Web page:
Reminiscent of the never actualized 1980s U.S. plans for a more survivable mobile MX Intercontinental Ballistic Missile (ICBM), known as the Peacekeeper, China may be developing similarly survivable nuclear missiles.
Among a variety of ways considered to deploy the U.S. Peacekeeper missile, shuttling the missiles continuously on trucks or railcars among ‘multiple protective shelters,’ was the closest to this latest Chinese effort.
China’s latest plan appears to involve using the country’s 23,000 miles of high-speed rail track to speed nukes around the country at up to 220mph in time of war.
Using high-speed rail as a potential launch platform for launching nuclear missiles comes after a new study by Chinese researchers suggested it was more suitable than previously thought, reported the South China Morning Post.
This, despite the damage that would be caused to the rail system by the powerful launch of the missiles.
Models of the concept have appeared at the China Military Museum.
A train based ballistic missile model is on display at the newly opened missile exhibition area of the China Military Museum. pic.twitter.com/XrBkwY7hd4
— dafeng cao (@dafengcao) May 31, 2019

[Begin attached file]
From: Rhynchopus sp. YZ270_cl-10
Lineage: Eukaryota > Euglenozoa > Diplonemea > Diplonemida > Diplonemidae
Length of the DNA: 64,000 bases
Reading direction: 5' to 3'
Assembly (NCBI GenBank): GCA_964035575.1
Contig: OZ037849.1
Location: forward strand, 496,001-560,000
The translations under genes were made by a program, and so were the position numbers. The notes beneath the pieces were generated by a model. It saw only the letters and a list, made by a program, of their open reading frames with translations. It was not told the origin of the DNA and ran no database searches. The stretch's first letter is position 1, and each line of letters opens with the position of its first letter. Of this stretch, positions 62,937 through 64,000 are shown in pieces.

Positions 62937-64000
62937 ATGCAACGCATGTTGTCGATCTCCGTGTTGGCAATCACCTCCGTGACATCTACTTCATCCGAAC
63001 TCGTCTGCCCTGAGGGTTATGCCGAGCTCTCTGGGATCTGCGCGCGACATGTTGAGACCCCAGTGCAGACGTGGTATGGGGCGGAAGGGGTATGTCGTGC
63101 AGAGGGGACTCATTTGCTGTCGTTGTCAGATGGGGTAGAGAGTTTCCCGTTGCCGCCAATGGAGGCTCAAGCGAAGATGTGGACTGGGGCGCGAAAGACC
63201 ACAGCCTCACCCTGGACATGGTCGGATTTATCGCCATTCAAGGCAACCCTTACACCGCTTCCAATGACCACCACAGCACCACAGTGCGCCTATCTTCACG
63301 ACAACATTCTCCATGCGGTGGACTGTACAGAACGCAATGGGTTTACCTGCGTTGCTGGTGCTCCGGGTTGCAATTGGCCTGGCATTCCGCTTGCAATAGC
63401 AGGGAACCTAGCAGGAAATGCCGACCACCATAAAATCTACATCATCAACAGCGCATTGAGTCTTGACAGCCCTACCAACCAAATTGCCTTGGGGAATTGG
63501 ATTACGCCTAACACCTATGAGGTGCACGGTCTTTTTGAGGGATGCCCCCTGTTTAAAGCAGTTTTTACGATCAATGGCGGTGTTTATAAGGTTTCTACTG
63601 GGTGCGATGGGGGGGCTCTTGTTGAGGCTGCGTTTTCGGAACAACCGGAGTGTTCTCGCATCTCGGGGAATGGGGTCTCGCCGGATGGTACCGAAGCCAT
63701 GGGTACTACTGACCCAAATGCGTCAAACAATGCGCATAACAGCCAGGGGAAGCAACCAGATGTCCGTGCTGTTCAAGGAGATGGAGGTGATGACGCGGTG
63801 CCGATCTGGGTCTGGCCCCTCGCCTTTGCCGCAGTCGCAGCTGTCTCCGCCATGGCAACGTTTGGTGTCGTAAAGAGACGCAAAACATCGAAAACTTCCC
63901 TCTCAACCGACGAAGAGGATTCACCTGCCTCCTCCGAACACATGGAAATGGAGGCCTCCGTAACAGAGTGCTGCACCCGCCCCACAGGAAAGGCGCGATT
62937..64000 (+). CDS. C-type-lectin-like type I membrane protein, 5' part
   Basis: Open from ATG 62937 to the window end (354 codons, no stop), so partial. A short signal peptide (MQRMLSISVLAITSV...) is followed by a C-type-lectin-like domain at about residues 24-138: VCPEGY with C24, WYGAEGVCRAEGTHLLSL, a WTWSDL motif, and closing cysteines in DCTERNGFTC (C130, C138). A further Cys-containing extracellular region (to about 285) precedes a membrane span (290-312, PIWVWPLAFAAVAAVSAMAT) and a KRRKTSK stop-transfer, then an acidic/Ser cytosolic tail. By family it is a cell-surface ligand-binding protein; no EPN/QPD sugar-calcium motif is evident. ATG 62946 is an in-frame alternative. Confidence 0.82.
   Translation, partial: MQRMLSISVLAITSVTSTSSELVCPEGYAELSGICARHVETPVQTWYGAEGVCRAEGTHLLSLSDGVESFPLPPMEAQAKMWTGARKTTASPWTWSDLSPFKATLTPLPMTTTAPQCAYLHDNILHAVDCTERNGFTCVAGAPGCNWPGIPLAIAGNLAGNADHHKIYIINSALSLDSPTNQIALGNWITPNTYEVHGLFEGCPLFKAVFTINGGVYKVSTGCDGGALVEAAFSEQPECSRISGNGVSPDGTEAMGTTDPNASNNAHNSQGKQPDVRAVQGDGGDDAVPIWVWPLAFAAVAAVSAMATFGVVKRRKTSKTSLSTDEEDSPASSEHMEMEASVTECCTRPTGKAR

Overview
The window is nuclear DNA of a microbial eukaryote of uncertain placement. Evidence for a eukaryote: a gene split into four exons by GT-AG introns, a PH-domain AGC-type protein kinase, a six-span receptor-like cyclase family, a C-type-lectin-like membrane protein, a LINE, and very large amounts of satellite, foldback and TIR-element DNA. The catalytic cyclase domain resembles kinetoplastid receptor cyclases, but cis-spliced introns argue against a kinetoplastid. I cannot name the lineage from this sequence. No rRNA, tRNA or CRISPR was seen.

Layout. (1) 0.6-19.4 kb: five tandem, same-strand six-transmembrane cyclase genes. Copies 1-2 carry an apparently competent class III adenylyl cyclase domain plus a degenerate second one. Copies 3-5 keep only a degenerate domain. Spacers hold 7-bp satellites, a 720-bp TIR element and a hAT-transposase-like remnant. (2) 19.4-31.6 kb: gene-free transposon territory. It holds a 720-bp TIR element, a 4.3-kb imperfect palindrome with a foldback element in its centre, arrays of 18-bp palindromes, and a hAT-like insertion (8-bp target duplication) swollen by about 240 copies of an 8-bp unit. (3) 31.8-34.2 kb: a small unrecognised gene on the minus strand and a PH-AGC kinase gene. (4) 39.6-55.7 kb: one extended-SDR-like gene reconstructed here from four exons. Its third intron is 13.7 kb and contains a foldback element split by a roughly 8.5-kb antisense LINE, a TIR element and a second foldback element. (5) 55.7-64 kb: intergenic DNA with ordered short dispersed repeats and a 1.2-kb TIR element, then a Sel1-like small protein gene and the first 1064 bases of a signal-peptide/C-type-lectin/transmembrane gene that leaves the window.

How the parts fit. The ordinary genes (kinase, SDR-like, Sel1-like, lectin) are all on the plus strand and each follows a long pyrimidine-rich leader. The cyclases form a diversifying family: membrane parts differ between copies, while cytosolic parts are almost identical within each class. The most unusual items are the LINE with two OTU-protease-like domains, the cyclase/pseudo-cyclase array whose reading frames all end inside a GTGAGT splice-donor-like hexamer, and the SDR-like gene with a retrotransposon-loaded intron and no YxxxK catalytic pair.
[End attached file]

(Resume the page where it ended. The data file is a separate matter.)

China’s current bullet trains generally consist of 16 cars capable of carrying 60 tons. These high speed nuke trains could also allow China to disguise its nuclear missiles as passenger trains similar to plans to deploy missiles hidden in containers.
The missile of choice for this rail deployment option appears to be the People’s Liberation Army’s (PLA’s) road-mobile Dongfeng-41 (DF-41) ballistic missile which can carry up to 10 independently targetable nuclear warheads at a time – multiple independently targetable reentry vehicles (MIRVs).
The DF-41 is believed to measure about 72 feet (22 meters) long and 6.5 feet (two meters) in diameter which could theoretically fit well inside a typical bullet-train car, which measures about 88 feet (27 meters).
The DF-41 has an estimated range of between 7,400 and 9,300 miles, placing most of the U.S. within range from China’s eastern launch sites. All of Europe would also be well within the estimated range of a DF-41 fired from China’s western Chinese region of Xinjiang.
With its 10 warheads apiece, China would only need 100 DF-41s to survive any first strike from the United States in order to launch 1,000 warheads of its own.
Rick Fisher, an expert on the Chinese military told the Sun Online that: “It’s not inconceivable that China’s rail system could support 1,000 additional warheads capable of reaching European and American targets, adding that: “Building and deploying 100 new rail launched ICBMs would not strain China’s military budgets.”
Meanwhile, as I’ve previously written about, China is building hundreds of new missile silos and plans to double, if not triple, its nuke force by 2030.